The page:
Reason And Worldviews / Edition 1

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Overview

After the challenges of the Enlightenment from philosophers such as David Hume, contemporary philosophers of religion tend to think that proof is not possible and that at best humans have arguments for the probability or plausibility of belief in God. But, Christianity maintains that humans should know God. This book explores attempts to respond to the Enlightenment challenges by thinkers at Princeton Theological like Benjamin Warfield. It considers Warfield's view of reason and knowledge of God, his debate with Abraham Kuyper, and the attempt to reconcile differences between these two by Cornelius Van Til. It also considers Reformed Epistemology, which has become popular in recent decades and is credited for a renewed interest in Christian philosophy.
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Editorial Reviews

Religion and Theology
This book is written with a clarity and focus that is most welcome. Anyone working in Reformed circles or interested in the question of natural theology or those engaged in worldview analysis will find it very useful and challenging.
Dr. John Frame
Anderson's book is an admirable history and discussion of the issues surrounding Reformed apologetics for the last 250 years. His analysis and evaluations are well worth considering by those on all sides of the controversies.
Surrendra Gangadean
Dr. Owen Anderson has ably analyzed the epistemology of B.B. Warfield in contrast to that of Abraham Kuyper and Cornelius Van Til. He has done this in order to draw attention to the necessity of clarity and inexcusability if the claims of historic Christian theism are to be meaningfully understood. Any thoughtful Christian apologetic must therefore begin with showing the clarity of general revelation in order to establish the inexcusability of unbelief. In philosophy, this intellectual endeavor has been the domain of natural theology. Dr. Anderson's analysis of Warfield has therefore shown the necessity for the project of natural theology. Dr. Anderson's analysis of recent contributors to this dialogue is therefore both valuable and timely.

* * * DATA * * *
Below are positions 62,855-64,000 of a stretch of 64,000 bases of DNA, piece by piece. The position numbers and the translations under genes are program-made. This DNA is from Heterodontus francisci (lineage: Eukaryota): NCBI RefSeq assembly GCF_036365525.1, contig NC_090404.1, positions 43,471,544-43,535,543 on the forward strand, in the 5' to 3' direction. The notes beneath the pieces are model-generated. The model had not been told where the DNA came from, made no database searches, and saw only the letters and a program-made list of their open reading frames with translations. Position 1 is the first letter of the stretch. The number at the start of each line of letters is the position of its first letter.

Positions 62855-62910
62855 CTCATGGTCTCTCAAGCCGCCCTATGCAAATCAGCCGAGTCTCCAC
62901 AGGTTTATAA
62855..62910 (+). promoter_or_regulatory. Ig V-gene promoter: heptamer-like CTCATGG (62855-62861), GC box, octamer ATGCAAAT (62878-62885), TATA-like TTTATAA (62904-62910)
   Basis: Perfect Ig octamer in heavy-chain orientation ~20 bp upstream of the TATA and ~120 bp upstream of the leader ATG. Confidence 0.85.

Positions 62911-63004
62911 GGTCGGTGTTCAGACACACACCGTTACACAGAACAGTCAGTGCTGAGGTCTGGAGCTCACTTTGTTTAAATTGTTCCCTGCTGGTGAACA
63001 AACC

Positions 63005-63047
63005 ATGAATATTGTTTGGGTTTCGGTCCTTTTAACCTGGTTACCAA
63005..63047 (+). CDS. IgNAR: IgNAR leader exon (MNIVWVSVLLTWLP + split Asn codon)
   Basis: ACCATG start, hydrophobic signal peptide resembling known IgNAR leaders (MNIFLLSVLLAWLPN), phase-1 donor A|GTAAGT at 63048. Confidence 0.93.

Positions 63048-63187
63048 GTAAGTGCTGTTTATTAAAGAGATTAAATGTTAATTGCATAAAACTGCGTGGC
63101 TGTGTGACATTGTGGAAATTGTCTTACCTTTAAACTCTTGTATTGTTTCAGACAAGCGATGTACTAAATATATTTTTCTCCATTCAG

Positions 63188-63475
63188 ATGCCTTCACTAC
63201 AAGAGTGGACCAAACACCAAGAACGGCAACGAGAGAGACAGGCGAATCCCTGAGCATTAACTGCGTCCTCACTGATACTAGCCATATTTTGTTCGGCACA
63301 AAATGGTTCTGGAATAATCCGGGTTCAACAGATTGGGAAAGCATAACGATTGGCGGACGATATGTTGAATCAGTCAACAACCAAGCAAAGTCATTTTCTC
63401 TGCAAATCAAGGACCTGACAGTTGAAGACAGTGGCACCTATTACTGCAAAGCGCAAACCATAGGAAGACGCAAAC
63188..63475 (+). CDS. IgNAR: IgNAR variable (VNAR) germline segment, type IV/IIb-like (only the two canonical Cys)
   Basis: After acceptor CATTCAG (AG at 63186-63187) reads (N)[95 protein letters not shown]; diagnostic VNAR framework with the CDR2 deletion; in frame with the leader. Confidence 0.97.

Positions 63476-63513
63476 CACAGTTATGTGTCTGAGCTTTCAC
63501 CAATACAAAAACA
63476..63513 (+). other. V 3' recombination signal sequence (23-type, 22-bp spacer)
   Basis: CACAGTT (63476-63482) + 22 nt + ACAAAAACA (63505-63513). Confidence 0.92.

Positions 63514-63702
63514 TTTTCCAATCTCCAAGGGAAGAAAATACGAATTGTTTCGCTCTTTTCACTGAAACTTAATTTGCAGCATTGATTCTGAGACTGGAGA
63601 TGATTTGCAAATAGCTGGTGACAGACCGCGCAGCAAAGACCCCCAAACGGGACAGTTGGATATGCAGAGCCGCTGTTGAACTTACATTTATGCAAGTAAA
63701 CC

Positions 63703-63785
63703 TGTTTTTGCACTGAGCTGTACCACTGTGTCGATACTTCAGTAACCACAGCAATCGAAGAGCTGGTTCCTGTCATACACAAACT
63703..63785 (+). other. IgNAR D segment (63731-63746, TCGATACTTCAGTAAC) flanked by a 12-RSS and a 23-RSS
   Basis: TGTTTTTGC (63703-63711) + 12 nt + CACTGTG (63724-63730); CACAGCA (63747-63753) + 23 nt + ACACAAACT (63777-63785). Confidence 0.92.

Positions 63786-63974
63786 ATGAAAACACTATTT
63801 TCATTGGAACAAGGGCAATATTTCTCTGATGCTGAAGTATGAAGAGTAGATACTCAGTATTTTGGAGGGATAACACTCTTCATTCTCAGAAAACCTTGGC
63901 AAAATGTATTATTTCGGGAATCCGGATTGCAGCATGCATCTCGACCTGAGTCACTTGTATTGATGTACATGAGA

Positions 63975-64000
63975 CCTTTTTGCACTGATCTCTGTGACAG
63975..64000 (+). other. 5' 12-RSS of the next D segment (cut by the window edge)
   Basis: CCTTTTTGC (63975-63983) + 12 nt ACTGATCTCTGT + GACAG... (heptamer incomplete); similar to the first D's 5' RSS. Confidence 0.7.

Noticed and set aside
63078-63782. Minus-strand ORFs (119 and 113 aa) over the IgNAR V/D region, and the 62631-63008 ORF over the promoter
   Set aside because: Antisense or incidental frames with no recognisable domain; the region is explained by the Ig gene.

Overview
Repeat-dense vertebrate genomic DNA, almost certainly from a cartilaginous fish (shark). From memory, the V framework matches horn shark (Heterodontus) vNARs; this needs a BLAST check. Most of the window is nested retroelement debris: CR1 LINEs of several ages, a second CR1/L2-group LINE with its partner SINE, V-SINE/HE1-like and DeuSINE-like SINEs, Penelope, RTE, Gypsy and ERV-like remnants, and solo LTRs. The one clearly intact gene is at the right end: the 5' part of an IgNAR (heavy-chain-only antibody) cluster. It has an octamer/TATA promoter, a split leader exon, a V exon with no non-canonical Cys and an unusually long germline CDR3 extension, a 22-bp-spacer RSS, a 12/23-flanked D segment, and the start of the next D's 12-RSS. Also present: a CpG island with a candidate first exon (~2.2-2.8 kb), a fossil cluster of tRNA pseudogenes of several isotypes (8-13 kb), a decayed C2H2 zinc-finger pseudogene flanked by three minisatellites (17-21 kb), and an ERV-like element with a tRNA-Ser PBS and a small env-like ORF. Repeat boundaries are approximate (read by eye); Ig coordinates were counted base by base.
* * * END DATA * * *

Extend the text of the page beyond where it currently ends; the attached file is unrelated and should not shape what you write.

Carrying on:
The Reformed Register
Owen Anderson has done a well-rounded job in[his book]by providing a clear understanding of the issue at hand when it comes to the field of apologetics....Anderson was fair in his assessment of each of the methods mentioned and offers some good insight as to how we can begin to think more in-depth regarding apologetics...This text isn’t only for Reformed readers but will include very helpful insight for those outside the halls of Reformed Orthodoxy.
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Product Details

  • ISBN-13: 9780761840381
  • Publisher: University Press of America
  • Publication date: 6/1/2008
  • Edition description: New Edition
  • Edition number: 1
  • Pages: 152
  • Product dimensions: 0.35 (w) x 9.00 (h) x 6.00 (d)

Meet the Author

Owen Anderson is Assistant Professor of Integrative Studies at Arizona State University.
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Table of Contents

Part 1 Foreword Part 2 Preface Chapter 3 Introduction Chapter 4 Princeton Theological Seminary and Common Sense Philosophy Chapter 5 Benjamin Warfield and Reason Chapter 6 Abraham Kuyper and Worldviews Chapter 7 Cornelius Van Til and Presuppositions Chapter 8 Alvin Plantinga and Warranted Christian Belief Chapter 9 On the Necessity for Natural Theology Chapter 10 Conclusion Part 11 Endnotes Part 12 Glossary Part 13 Index
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